Ends His Tenure
Outgoing Carnegie Museums President David Hillenbrand recollects what has made the past five years especially rich and memorable.
This is an institution you serve, not run,” says David Hillenbrand, who ends his tenure as president of Carnegie Museums of Pittsburgh in early March. “It’s really a privilege, and one not many individuals get to experience.”
To be exact, over its 116-year history, only eight people have led Carnegie Museums, Pittsburgh’s largest cultural organization. The ninth, John Wetenhall, who has a 20-year track record of managing museums, will begin his tenure on March 7.
When Hillenbrand joined the museums in May 2005, he was the first to say that he wasn’t a “museum guy.” Rather, he was a 28-year veteran of the global chemicals giant, Bayer, where, among his other posts, he served as president of Bayer Canada for eight years. He and his wife, Georgianna, had just begun an early retirement in Savannah, Georgia, when he was tapped to lead Carnegie Museums through the completion of an ambitious capital campaign and a period of aggressive physical growth. What he didn’t know then was that the institution would also face its share of financial turmoil brought on by the near collapse of the stock market in late 2008. The country’s economic roller-coaster ride took a gigantic bite out of the endowments of most non-profit organizations, and Carnegie Museums was no exception.
“David was just the right leader at just the right time,” says Lee Foster, chairman of L.B. Foster Company and chair of the Carnegie Museums board of trustees. “He brought with him not only an incredibly strong track record of business management and visionary leadership, but also a personal passion for history, the arts, and science education.
“Five and a half years later, we are without a doubt a much stronger organization thanks to David’s leadership,” Foster adds. “On behalf of the staff and volunteer leaders of Carnegie Museums of Pittsburgh, I’m proud to extend my thanks to David for his dedicated service and his friendship. Of course, we won’t be losing either, as we were wise enough to name David a Carnegie Museums Life Trustee.”
During Hillenbrand’s tenure, Carnegie Museums completed its Building the Future campaign with $161 million in pledged gifts—$11 million above its goal. Museum projects completed during that time include Dinosaurs in Their Time, Highmark SportsWorks®, roboworld™, and the Ailsa Mellon Bruce Galleries of decorative arts.
Another significant development, which Hillenbrand spearheaded, was the 2009 sale of three acres of land along Forbes Avenue to Carnegie Mellon University. The closing of the $23 million deal was not only a boon to Carnegie Museums financially, but the property’s planned development promises to create a much-anticipated economic, cultural, and educational gateway between Oakland and the Carnegie Mellon campus.
Hillenbrand also found himself in the position of recruiting new leaders for Carnegie Museum of Natural History, Carnegie Museum of Art, and Carnegie Science Center—a tall order, but one he embraced. “The transition of leadership is a natural thing, and it always leads to new opportunities,” Hillenbrand says. “Our new leaders—including our new president—are an exceptional group of professionals who now have an opportunity to leave their own marks, as the leaders before them did, and that’s exciting.”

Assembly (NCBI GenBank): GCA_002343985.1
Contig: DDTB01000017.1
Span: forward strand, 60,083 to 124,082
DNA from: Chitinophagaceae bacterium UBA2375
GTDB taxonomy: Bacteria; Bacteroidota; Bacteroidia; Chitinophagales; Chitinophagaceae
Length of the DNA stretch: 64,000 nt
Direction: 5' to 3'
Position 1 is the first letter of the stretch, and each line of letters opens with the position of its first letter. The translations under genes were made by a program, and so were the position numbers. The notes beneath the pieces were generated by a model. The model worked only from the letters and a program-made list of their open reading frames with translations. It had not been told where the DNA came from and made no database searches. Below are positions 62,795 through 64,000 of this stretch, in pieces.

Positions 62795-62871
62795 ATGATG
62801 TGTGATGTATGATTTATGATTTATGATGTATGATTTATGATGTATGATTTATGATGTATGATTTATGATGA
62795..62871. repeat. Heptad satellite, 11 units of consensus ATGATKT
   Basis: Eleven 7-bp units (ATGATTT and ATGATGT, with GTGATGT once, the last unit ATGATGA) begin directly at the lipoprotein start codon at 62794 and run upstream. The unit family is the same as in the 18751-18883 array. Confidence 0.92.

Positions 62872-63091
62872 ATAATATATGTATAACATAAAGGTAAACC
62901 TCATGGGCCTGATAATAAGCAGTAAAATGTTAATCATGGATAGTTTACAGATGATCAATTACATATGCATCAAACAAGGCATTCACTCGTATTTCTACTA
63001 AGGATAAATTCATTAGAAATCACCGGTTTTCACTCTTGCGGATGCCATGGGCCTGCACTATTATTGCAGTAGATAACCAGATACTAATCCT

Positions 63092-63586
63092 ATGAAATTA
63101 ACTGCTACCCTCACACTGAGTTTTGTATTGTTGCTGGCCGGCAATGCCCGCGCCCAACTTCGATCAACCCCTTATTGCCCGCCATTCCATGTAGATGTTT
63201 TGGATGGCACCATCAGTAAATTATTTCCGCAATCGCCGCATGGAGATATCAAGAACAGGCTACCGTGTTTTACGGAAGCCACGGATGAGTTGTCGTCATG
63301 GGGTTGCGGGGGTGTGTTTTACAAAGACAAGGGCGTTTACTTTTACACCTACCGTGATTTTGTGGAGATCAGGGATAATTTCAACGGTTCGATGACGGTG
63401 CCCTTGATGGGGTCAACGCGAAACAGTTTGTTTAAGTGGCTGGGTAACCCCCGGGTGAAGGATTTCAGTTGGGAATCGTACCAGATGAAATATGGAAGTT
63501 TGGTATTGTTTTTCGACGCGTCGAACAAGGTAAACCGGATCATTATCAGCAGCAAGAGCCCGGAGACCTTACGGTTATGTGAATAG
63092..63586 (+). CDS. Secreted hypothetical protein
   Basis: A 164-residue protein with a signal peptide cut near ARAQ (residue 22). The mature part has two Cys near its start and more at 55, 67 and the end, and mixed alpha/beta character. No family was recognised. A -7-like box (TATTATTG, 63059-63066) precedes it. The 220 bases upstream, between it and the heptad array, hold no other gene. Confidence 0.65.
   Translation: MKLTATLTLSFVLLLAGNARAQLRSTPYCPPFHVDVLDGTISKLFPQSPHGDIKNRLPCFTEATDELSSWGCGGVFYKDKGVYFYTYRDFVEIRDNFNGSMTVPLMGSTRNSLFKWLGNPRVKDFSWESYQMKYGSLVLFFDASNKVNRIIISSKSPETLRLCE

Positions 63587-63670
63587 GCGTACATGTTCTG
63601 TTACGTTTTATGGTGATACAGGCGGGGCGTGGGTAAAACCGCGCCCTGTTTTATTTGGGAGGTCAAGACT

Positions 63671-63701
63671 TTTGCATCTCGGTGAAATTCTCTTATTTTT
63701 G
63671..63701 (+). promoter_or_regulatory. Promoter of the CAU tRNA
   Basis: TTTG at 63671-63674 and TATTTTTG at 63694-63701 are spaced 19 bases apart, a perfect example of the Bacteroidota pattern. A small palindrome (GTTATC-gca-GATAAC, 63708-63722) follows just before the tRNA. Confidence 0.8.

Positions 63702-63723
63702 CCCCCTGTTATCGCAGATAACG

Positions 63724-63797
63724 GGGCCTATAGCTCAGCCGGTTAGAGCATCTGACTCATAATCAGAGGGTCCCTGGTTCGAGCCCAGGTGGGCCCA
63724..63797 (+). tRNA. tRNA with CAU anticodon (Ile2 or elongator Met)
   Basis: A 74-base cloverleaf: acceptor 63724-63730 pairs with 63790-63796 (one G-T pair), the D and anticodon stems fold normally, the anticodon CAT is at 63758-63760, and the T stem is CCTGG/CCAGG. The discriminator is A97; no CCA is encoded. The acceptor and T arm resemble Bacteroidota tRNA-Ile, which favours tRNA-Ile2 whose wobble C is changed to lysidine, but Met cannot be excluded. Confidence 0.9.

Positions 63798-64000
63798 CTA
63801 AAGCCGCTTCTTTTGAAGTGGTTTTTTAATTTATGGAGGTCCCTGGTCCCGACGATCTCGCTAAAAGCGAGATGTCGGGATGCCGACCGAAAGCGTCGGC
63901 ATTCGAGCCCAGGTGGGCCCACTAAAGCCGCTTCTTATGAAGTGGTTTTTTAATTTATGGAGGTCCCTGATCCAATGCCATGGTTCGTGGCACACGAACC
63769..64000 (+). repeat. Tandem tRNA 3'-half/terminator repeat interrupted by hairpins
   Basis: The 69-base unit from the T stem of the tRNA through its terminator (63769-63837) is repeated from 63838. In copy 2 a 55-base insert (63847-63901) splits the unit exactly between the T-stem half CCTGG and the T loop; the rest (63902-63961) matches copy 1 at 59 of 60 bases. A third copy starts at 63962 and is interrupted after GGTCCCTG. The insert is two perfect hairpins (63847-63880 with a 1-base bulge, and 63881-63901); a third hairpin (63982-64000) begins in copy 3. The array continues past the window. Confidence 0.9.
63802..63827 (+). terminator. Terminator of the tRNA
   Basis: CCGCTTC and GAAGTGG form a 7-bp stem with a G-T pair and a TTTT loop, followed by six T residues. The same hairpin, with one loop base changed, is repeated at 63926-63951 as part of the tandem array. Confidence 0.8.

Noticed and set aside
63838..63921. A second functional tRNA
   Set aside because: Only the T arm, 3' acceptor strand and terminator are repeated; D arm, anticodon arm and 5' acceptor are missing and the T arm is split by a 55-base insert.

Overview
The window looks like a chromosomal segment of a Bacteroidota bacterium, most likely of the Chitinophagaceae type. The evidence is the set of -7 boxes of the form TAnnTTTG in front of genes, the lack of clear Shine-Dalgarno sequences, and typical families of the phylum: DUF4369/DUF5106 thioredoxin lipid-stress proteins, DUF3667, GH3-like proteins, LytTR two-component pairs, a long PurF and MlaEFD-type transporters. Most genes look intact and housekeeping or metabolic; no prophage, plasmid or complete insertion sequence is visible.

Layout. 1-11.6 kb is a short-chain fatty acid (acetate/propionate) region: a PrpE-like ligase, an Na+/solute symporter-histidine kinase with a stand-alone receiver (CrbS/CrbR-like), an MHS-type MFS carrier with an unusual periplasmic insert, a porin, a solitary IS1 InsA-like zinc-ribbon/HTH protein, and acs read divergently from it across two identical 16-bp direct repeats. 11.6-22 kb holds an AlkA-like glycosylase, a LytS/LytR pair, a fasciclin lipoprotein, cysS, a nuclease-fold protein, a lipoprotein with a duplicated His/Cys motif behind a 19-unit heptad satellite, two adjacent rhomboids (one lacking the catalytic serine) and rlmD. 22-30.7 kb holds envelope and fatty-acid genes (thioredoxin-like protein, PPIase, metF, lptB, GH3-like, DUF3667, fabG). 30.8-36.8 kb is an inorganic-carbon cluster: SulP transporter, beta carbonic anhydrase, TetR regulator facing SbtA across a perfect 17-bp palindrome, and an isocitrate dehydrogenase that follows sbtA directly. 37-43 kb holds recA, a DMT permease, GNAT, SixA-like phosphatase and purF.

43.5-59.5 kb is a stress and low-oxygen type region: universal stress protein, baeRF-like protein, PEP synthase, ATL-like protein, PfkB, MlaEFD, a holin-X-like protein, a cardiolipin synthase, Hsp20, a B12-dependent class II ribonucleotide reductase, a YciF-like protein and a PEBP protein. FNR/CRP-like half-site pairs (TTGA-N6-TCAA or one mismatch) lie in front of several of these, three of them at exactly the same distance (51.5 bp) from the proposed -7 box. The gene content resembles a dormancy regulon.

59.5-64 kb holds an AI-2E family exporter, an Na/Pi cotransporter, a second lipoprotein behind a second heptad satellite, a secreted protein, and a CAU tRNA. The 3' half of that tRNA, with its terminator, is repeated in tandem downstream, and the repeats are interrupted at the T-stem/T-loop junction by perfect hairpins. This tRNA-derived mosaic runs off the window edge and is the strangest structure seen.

Hillenbrand adds he’s especially proud that, strategically, the four Carnegie Museums are each on firm footing. “We’ve made great strides in setting our future course as a collection of four distinctive museums that also have the potential for even greater collaboration, which I know will be a focus of our new president.”
When asked to recount what’s made his time at Carnegie Museums most memorable, in addition to the big achievements, Hillenbrand recounts his regular walks through the museums, exploring the “nooks and crannies”—particularly those in the historic Oakland facility, which is home to Carnegie Museums of Art and Natural History, Carnegie Music Hall, and the office of the president.
“I have a master key that opens every locked door in this place,” he says, “so I’ve made it a habit to go around and explore as much as possible. There are all kinds of things that happen when you wander around—and there are often people associated with those discoveries, which is the best part.” Those people, Hillenbrand says, are not only what make the four Carnegie Museums tick but what make them great.
“A definition of Carnegie Museums’ diversity as an institution is really the diversity of the people who work here,” he says. “The richness of the intellectual environment and commitment of our people are things that I’ve truly treasured—interacting with our curators, our scientists, our security guards, our skilled craftsmen, all of whom really care about our museums. They each invest so much into their work and are so passionate about what they do and what this institution does.”
Hillenbrand plans to re-retire now, but he won’t be a stranger to Pittsburgh. He’ll be maintaining his Pittsburgh residence in addition to his strong connections to the region’s business and cultural communities, as he’ll continue to serve on the boards of Carnegie Museums, The Hillman Company, Hill House Association, and Koppers, for which he is also board chair.
“I’ve personally gained a lot from my time in Pittsburgh and at Carnegie Museums,” Hillenbrand says, “and that’s what will stay with me.”